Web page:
It is no secret that high-energy physics faces some immense long-term challenges. Progress relies on the study of particles' behaviour at ever-higher energies, which requires larger machines, and more money to build them. The appetite of governments for such investments has waned in recent years.

These issues are well illustrated by the predicament of the Fermi National Accelerator Laboratory near Chicago. As reported on page 728, Fermilab, the last remaining laboratory in the United States devoted to high-energy physics, is making a daring push to host a new machine, the International Linear Collider (ILC).

The ILC is an electron–positron accelerator that promises to provide further data on the Higgs boson and other particles that physicists hope to discover at CERN, Europe's premier high-energy laboratory, outside Geneva. If Fermilab builds the ILC, it will regain its position at the forefront of international science; failure could lead to staff reductions and intellectual atrophy. But landing the machine won't be easy: Fermilab will need the assurance of large-scale financial support from the US Department of Energy, and the backing of the international physics community.

By choice or necessity, other high-energy physics centres around the world are ensuring that they will not have to rely on the construction of new accelerators. The Stanford Linear Accelerator Center in California, until recently the only other US lab largely devoted to high-energy physics, is reinventing itself as a ‘photon science’ centre — researchers will use X-rays from its accelerators to study everything from materials to proteins. Similarly, DESY, Germany's primary high-energy physics facility, near Hamburg, is building a billion-euro ‘free electron’ laser. And the Japanese high-energy physics laboratory KEK is building a neutron source for materials research and structural biology. They are all retaining high-energy physicists, but are not staking their fate on the next big machine.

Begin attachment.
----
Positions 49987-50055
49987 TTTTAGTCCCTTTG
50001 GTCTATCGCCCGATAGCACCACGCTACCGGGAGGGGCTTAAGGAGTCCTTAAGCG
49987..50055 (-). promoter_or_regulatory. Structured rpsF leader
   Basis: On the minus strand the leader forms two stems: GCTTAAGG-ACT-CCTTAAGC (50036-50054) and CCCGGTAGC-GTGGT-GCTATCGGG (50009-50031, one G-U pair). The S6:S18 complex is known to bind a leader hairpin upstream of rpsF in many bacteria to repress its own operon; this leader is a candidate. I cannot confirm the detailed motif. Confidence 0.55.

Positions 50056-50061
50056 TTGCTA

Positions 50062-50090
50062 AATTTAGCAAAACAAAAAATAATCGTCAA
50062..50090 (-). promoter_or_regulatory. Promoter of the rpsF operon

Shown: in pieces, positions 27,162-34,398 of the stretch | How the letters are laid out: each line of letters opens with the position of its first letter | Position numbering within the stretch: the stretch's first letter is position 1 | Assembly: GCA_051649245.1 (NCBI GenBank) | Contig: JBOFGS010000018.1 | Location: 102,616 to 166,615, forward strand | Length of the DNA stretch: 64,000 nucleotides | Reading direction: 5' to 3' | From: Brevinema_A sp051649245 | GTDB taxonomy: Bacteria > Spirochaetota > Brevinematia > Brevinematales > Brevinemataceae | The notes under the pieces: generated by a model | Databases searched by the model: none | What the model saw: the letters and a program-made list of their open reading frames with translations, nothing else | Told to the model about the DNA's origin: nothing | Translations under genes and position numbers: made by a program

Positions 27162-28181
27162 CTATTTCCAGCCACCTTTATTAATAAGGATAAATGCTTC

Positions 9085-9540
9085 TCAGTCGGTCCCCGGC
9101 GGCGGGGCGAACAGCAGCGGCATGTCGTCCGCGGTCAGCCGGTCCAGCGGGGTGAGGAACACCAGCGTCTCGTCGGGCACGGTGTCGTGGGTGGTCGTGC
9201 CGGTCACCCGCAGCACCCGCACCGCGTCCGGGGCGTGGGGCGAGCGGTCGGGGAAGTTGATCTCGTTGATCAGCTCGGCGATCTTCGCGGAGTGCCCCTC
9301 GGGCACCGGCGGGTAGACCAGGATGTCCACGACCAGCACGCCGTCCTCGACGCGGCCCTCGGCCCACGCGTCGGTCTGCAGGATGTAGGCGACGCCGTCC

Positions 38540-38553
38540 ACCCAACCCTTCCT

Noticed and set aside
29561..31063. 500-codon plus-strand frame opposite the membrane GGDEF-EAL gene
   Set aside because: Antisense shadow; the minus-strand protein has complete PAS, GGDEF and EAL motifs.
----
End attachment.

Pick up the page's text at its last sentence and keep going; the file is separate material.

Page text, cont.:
That leaves CERN as the only other lab left as dependent on high-energy physics as Fermilab. CERN's immediate outlook is bright, with the Large Hadron Collider (LHC) due to enter service in 2008. But its secondary activities have been depleted by cost overruns on LHC construction, and in the very long run — after LHC's scope is exhausted — its future is as uncertain as Fermilab's.

High-energy physics has always drawn its focus from places such as Fermilab and CERN. They have served as a location for machines, a gathering point for the community, and a base for political support. Today, there are signs that this is changing. The Internet and the Grid — a powerful distributed-computing system now well under development — are making it easier for university researchers to work on the latest data remotely. Physicists who travel to CERN, for example, won't have access to much more information from the LHC than those back at the universities.

In this interconnected world, the role of the larger centres will evolve. Fermilab's stand in seeking to retain its identity by hosting the linear collider is a bold one. Physicists are at the beginning of an exhaustive international consultation to determine the best design and site for the collider, and the lab will gain a significant advantage by moving aggressively early in the game. But, ultimately, it will require a herculean effort to marshal the political support needed to build the machine, at Fermilab or anywhere else.